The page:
The CBI will charge India’s top conglomerates the Essar Group and Relaince ADAG with criminal conspiracy and cheating in the multi billion dollar 2G Telecom Licenses Scandal. This Corruption Scam was brought directly under the control of the Supreme Court as the government failed to move against powerful businessmen and politicians. Now the investigative agencies which have broken free from the ruling party’s interference have given the status of the investigation to the Court. The CBI has said that the 2 companies Loop and Swan Telecom were used as front companies by established telecom operators Essar and Reliance Communications to get more license. Note this defeated the entire exercise and there is ample circumstantial evidence to prove that the telecom minister Raja and his cronies connived with the companies to give precious spectrum for a song. Massive kickbacks were given through real estate companies like DB Realty whose top billionaire owners are cooling their heels in jail as well.

It remains to be seen whether the top corporate executives of India’s topmost conglomerates get prosecuted over these wrongdoings. Essar and ADAG are amongst the top 10 conglomerates in India with wide ranging operations with billions of dollars in revenues nationally as well as internationally. The Supreme Court has been instrumental in bringing this case so far as the government seems totally cooped by corruption. It has been frequently been castigated by the Supreme Court and has shamelessly defended corrupt bureaucrats and politicians. It remains to be seen how this 2G Telecom Case ends. If justice is done, then it may provide a new chapter to India’s corruption ridden story till now.

3.    2G Scam – Anil Ambani Faces PAC (via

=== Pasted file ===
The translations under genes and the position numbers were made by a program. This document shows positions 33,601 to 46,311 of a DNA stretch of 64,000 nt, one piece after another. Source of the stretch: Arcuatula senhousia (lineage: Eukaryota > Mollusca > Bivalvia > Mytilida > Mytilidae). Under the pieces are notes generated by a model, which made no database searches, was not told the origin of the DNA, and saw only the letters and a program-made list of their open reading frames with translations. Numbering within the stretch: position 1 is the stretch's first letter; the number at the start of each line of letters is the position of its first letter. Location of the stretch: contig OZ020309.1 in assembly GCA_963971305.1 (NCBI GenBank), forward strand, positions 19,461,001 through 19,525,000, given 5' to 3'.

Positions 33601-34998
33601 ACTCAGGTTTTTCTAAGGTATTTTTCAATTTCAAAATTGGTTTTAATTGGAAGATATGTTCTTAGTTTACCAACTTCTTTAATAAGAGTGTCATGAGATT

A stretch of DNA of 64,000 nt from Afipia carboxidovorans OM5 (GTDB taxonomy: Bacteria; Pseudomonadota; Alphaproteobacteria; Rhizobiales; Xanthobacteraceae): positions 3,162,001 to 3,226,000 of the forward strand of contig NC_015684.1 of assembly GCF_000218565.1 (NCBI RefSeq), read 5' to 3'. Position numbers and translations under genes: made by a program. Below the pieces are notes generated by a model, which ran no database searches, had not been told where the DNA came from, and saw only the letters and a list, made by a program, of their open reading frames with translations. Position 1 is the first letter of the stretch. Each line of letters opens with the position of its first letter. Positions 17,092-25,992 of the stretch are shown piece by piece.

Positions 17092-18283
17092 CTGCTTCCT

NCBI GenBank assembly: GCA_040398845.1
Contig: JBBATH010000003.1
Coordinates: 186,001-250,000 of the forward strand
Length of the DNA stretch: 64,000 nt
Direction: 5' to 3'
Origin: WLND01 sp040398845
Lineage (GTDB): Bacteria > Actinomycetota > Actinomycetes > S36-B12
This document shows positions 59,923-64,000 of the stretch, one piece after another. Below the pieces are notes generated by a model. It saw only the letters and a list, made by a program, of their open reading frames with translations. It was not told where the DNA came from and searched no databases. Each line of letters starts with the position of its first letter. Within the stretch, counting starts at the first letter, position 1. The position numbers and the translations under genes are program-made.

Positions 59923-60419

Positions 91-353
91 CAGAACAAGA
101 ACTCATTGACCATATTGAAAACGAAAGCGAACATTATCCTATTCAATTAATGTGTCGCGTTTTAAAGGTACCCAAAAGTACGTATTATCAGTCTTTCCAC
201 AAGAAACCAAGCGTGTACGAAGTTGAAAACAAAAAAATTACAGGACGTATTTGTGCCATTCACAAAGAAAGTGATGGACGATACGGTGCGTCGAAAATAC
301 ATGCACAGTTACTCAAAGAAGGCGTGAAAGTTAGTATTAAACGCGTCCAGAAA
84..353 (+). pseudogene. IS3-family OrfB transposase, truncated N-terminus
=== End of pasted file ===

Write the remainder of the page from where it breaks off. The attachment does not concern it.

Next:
Police accuse Reliance Telecom, a unit of Reliance Communications , and three Reliance ADA officials, of conspiring to set up Swan Telecom as a front company to gain valuable radio spectrum. Indian rules bar an existing licence holder from owning more than 10 percent in another operator in the same market.

Ambani, one of India’s highest profile businessmen, arrived at the parliament building on Tuesday in a white Honda Accord car and entered through a side gate, a day after tycoon Ratan Tata appeared before the same Public Accounts Committee.

While the committee’s recommendations are not binding on the government, the spectacle of some of India’s biggest business names being questioned is almost unheard of in a country where leading tycoons have long been seen as untouchable.

“This investigation has caused corporate India to sit up and take notice of the fact that there are law enforcement agencies in the country who are minded to ask tough questions if things get out of hand,” said Saurabh Mukherjea, head of equities at Mumbai-based Ambit Capital.

“Even if the investigation comes to nothing from this point in, just the fact that we’ve seen our authorities being willing to ask India Inc tough questions will exert a degree of discipline on corporate behavior going forward